Addiction can strike anywhere, in any community, and have negative effects that spiral families out of control. In recent years, heroin use and seriously life-threatening addictions have become more common in even the most affluent of communities. Chester County is learning this first-hand with a dramatic rise in the cases of drug abuse, addiction, overdoses, and deaths due to the Pennsylvania addiction epidemic.
In 2014, Chester County made headlines for a huge drug bust involving a Mexican cartel operating out of the county. The cartel is infamous for its brutality and willingness to kill anyone who becomes a problem, including law enforcement personnel and judges. The bust was the largest drug prosecution in the county, as the cartel has used the Chester County as a hub for the last 20 years.
It’s a story that you might expect to come out of Chicago, New York, or LA, but Chester County drug bust is fighting the drug epidemic right along with those urban areas. From a demographic standpoint, the county is striking – it has the highest income in the state and the 24th highest in the nation. Compared to the national poverty rate, which is 14.5%, the county’s numbers – at 6% – are much lower.
The Pennsylvania addiction epidemic exemplifies that addiction patterns are changing, and it’s becoming clearer by the day that assumptions about addiction need to change as well. Perhaps more startling is that the crisis is getting substantially worse and is affecting rural areas like Chester County sharply.
The Pennsylvania Addiction Epidemic
The county is close to Philadelphia, a major metropolitan area and a prime entry point of illegal drugs into the United States. County residents have been dealing with widespread prescription drug abuse in the area, leading to heroin addiction. The cartel’s presence indicates that the area has also been a major hot spot for cocaine. Unlike areas where health providers and law enforcement officials are tackling one main substance, Chester County is in a battle against a variety of the deadliest ones.
As the numbers come in from year to year, it’s apparent that the problem is worsening. The county displays some of the most worrisome local trends, but the state overall is also suffering from drug addiction and related deaths. There were 3,383 drug overdose deaths in Pennsylvania in 2015 – a 23.4% increase from 2014. Of those deaths, 55% of the victims had heroin in their systems.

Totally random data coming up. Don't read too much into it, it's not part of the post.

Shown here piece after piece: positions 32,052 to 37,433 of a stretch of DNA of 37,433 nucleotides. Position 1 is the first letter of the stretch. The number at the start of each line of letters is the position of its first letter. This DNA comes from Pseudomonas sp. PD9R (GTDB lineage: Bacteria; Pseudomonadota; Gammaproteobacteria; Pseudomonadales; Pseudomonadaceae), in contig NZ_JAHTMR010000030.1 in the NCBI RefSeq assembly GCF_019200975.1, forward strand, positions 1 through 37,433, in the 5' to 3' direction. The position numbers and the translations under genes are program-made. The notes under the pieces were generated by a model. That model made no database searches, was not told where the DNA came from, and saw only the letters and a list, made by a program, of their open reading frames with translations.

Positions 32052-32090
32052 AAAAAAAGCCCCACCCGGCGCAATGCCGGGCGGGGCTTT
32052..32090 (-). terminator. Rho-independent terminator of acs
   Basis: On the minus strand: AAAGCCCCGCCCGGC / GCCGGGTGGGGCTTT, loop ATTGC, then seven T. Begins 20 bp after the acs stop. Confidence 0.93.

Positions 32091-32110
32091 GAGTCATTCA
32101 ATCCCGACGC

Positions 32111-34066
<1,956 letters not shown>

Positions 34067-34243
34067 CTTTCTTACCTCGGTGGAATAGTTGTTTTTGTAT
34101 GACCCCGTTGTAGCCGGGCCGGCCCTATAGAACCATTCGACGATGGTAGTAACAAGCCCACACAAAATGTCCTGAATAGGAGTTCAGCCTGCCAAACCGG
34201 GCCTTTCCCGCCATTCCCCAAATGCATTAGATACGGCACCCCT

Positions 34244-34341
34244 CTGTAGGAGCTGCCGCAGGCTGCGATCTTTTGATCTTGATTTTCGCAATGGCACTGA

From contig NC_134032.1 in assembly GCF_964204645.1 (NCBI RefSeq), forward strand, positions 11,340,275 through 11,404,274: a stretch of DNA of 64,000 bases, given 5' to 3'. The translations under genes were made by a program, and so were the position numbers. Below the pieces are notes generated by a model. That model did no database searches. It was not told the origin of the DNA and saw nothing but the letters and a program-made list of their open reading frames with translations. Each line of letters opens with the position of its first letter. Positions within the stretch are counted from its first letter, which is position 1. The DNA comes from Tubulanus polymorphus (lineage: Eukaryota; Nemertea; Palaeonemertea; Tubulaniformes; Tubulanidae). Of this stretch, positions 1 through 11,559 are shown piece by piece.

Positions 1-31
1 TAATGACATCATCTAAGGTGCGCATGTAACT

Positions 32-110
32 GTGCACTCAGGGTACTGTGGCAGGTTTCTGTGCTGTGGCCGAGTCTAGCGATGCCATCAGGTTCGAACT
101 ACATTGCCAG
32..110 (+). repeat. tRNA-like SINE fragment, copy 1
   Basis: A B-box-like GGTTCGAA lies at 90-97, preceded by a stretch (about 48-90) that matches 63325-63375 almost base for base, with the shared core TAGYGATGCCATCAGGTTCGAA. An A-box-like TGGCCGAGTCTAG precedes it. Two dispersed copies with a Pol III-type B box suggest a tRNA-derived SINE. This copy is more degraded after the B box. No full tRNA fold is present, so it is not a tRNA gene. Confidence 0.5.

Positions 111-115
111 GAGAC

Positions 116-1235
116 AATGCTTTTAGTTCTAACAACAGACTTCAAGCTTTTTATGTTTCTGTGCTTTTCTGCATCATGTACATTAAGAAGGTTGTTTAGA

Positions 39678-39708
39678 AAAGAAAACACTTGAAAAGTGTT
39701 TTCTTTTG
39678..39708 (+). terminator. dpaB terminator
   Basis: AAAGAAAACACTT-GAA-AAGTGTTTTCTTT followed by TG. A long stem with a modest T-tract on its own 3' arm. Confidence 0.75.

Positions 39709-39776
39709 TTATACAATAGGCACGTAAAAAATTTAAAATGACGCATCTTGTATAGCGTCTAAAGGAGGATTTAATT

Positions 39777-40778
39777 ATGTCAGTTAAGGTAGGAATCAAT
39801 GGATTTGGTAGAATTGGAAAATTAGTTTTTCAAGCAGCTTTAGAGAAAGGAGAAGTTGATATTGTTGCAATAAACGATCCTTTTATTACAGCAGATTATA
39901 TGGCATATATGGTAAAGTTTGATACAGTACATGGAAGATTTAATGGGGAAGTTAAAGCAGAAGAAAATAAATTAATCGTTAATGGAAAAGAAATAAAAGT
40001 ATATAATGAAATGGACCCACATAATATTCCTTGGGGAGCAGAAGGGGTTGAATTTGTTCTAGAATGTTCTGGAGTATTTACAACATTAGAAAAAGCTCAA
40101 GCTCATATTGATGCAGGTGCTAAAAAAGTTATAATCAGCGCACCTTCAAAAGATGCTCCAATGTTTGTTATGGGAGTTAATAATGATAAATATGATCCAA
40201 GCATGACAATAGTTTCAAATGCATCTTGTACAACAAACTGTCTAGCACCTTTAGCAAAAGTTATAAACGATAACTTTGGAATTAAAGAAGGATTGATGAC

Advocacy in Chester County
If you look to the face of the current addiction epidemic, you will find that people from all walks of life have succumbed to opioid and heroin addiction, and many never consciously intended to end up in this situation. People recovering from surgeries and trying to heal from injuries find themselves addicted to opioids. People seeking relief from pain – not looking for a high – often find themselves falling victim to the cycle of addiction without purposely abusing the drug. Chester County residents suffering fatal and life-threatening overdoses range from teenagers to senior citizens up to 70 years old.
People in this boat need prescription drug abuse treatment to recover.
In 2014, there were 54 overdose deaths in the county. The pattern held throughout 2015, totaling 55 deaths that year. It’s important to note that the county coroner did not chart opioid presence in every death investigation, so opioids may have played a role in numerous other drug deaths aside from overdoses.
Few Recovery Options for Addicts
Mothers, in despair from losing children to addiction, have taken up the cause and are working to break cycles of addiction and increase awareness. Advocates in the county pushed for a Good Samaritan law to encourage friends of addicts to seek help when someone they know overdoses. Before this law, users were afraid to seek emergency help for overdosing addicts because they assumed that they would face criminal charges for being involved in drug-related activities. The Good Samaritan law offers amnesty to anyone who calls 911 to report an overdose so they can help others without fear of criminal charges.
While the Good Samaritan law and the availability of Naloxone have helped curb some deaths, the drug epidemic seems to be getting worse. New initiatives have saved an estimated 1,600 lives in just two years, but those 1,600 people left the hospital still addicted to drugs and without the resources that they needed to recover.
The Pennsylvania addiction epidemic doesn’t appear to be slowing down in Chester County nor in the rest of the state. It’s vital for residents to understand the risks, as awareness is crucial to stemming the tide of drug addiction. Proper drug addiction treatment options should be available for suspected overdose patients.